Impact of biomineralization processes on the Mg content of foraminiferal shells: A biological perspective

Authors


Abstract

The Mg/Ca ratio in foraminiferal shells is widely used as a proxy for paleotemperatures. Nevertheless, it seems that the basic Mg content of foraminifera is determined by biological factors, as can be concluded from the large inter species and intrashell variability and the frequent deviations from inorganic behavior. This paper discusses three possible ways by which foraminifera can control or modify the Mg content in their shell: (1) involvement of organic matrix in the precipitation process that may alter the partition coefficient of Mg in biogenic calcite, (2) controlled conversion of transient amorphous phases to calcite, and (3) modification of the Mg concentration in the parent solution from which the crystals precipitate. The first two mechanisms are probably responsible for the precipitation of high-Mg calcite phases (whole shell or sublayers), while the third mechanism leads to the formation of low-Mg calcite phases. We propose a model adapted from epithelial cells that allows massive Mg2+ removal from the biomineralization site. This model is especially relevant to the planktonic and deep benthic low-Mg foraminifera that are frequently used for paleotemperature reconstructions. We discuss the possible biological roles of Mg in the shell in terms of the calcite polymorph conservation, the in vivo chemical stability of the shell, the functions of Mg as a stabilizer of transient phases and as a controlling agent of the precipitation process. Several temperature sensitive biological processes that may influence the Mg/Ca ratio of the shell are suggested and a model that combines biogenic and inorganic considerations is presented. The model uses Mg heterogeneity in the shell together with temperature response (biologic and inorganic) of biomineralization processes, to account for the deviation of planktonic foraminifera from inorganic calcite at equilibrium with seawater.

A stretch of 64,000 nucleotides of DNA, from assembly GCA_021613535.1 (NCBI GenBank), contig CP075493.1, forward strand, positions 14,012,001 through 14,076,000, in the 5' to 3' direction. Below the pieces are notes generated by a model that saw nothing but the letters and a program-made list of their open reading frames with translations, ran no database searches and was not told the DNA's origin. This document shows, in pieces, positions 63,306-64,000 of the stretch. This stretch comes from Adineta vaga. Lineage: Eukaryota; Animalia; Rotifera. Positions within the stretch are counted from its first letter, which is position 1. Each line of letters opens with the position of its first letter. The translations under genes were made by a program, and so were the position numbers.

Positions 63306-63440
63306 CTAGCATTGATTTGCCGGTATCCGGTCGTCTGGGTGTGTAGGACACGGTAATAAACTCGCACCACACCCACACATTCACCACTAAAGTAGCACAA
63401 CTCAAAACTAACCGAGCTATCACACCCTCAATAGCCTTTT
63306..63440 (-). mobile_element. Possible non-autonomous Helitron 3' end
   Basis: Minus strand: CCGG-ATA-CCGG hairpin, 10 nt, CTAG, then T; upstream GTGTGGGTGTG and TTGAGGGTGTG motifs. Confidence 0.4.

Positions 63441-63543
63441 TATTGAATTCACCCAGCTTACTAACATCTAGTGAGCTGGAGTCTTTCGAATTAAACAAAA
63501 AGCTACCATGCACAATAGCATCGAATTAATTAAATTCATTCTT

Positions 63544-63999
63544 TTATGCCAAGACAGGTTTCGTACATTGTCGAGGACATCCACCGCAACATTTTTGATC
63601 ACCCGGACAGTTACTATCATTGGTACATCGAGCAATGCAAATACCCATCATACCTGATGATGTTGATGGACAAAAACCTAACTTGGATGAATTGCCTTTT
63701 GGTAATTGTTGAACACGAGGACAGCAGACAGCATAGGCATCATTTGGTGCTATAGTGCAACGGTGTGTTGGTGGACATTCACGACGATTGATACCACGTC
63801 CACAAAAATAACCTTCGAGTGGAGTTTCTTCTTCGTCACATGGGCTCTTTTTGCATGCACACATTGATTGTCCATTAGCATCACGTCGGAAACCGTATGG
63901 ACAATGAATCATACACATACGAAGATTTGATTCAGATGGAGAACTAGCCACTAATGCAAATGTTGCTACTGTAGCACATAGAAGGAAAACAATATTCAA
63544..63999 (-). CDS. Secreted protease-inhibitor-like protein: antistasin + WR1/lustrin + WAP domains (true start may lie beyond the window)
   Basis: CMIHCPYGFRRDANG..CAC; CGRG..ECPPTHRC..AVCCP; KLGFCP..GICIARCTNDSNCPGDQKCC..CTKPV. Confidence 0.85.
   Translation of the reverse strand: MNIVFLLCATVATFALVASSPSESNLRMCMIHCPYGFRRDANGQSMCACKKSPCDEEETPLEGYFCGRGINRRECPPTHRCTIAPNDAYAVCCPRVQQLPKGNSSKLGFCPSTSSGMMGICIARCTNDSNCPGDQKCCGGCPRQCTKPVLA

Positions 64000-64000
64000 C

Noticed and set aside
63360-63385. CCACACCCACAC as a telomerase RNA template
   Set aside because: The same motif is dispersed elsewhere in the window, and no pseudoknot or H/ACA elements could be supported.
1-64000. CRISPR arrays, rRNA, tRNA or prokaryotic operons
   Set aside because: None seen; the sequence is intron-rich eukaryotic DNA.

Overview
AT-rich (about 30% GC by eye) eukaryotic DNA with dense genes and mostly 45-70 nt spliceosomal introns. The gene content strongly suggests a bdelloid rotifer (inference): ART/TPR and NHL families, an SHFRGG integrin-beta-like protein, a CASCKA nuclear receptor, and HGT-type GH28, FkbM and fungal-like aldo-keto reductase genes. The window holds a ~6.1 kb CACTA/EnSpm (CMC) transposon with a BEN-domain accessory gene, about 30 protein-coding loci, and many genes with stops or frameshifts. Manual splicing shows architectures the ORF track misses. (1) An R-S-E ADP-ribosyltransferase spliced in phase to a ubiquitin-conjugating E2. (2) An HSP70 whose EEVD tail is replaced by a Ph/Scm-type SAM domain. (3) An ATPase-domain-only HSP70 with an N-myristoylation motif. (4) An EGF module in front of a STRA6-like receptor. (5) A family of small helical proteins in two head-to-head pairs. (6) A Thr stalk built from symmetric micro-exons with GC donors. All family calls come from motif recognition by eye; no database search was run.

1. Introduction